Begin by inviting the most interesting professionals you know and asking them to recommend the most interesting people they know, and over time you can build a substantial network. At a certain point you’ll gain enough momentum that professionals who have heard about the dinners will even reach out to ask for an invitation. As Levy joked to one publication, “One day, I hope to accomplish something worthy of an invite to my own dinner.” When you’re the host, pulling together a great event liberates you to invite successful people who you might not normally consider your peers but who embrace the chance to network with other high-quality professionals.

I’ve also hosted more than two dozen dinner parties to broaden my network and meet interesting people. But that’s certainly not the only way to connect. These days, any professional who makes the effort to start a Meetup or Facebook group that brings people together could accomplish something similar.

The world is competing for the attention of the most successful people. If you want to meet them — and break through and build a lasting connection — the best strategy is to make them come to you. Identifying what’s uniquely interesting about you and becoming a connoisseur and a hub are techniques that will ensure you’re sought after by the people you’d most like to know.
networking  via:enochko  Communicating_&_Connecting  connoisseurship  hubs  creating_valuable_content  idea_generation  content_creators  personal_branding  attention_spans  inbound_marketing  high-quality  expertise  think_threes  special_sauce  personal_accomplishments  inflection_points  insights 
april 2017 by jerryking
Dancing with Disruption - Mike Lipkin
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By Mike Lipkin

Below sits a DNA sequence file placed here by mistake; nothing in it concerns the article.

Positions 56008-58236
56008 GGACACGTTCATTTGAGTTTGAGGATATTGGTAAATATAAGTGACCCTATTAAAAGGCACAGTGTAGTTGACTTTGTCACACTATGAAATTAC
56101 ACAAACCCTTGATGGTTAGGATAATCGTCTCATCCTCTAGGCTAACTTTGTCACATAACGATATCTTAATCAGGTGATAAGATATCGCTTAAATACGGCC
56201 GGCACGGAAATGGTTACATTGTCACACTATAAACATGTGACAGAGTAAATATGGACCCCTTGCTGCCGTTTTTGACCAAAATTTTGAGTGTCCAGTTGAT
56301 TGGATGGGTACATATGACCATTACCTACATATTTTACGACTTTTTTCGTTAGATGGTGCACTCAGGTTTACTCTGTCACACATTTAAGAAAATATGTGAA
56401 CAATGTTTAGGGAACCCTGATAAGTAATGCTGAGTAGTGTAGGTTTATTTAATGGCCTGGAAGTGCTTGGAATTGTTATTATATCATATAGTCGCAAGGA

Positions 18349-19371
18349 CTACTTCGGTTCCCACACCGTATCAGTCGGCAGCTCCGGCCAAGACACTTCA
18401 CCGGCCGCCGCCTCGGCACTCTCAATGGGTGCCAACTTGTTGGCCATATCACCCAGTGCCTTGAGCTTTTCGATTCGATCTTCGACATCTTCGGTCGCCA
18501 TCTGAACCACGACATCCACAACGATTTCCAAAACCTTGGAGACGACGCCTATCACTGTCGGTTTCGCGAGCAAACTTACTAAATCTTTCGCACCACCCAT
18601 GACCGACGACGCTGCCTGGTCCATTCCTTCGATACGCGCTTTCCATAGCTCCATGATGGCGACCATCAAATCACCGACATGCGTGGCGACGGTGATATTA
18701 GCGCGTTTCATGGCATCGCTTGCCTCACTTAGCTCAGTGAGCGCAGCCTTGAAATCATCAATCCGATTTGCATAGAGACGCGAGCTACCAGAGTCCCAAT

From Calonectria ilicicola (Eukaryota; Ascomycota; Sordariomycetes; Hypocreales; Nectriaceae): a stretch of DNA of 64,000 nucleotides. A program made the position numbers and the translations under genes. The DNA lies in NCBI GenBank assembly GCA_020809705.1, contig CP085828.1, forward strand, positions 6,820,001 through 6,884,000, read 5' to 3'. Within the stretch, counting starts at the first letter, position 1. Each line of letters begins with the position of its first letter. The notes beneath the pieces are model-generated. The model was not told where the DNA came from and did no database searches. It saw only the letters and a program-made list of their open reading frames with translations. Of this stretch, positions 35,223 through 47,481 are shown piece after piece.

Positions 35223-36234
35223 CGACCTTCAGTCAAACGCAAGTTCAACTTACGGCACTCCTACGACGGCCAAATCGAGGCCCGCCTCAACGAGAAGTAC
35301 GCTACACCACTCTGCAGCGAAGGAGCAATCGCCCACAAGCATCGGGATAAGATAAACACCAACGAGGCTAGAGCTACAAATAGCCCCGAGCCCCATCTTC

#1. Become someone who knows.....a secret is a formula or knowledge that is only known to a few. If you own a secret, you have the power to share it so you can turn the few into the many. Secrets are everywhere – hiding in plain sight. The difference between someone who knows and someone who doesn’t is the willingness to do the work, find the information, talk to the people and formulate one’s strategy. Be a source of joy and not a source of stress!! Disruption begins long before.....Mastering other people's emotions....Add in a way that thrills and delights others!! Prospective of Personal Mastery....industry connection + internal influence.
# 2. Have an audacious ambition. If you want to be a disruptor, you can be humble, but you can’t be modest. You have to dream big....dream bigger than anything that gets in its way.
#3. Be simultaneously analytical and creative. There may be a gap in the market, but is there a market in the gap? ...Disruption demands left and right brain firing together. Your intuition may alert you to the opportunity but it’s your intellect that builds your business case. That’s why you need wingmen or women to complement your capacity. Fly social not solo.
#4. Be prolific. The more you lose, the more you win. 1.0 is always imperfect. You will hear the word “no” hundreds of times more than the word “yes.” The best way to get ready is to do things before you’re ready. The best you can do is get it as right as you can the first time [i.e. "good enough"] and then get better, stronger, smarter. Disruptors try a lot more things than disruptees. They fail fast and they fail forward. [Practice: repeated performance or systematic exercise for the purpose of acquiring skill or proficiency.
#5. Communicate like magic. If you want to be a disruptor, you must be a great communicator. ... the right words generate oxytocin – the love hormone, whereas the wrong words generate cortisol, the stress hormone. .... tell your story in a way that opens people’s hearts, minds and wallets to you. Create a vocabulary.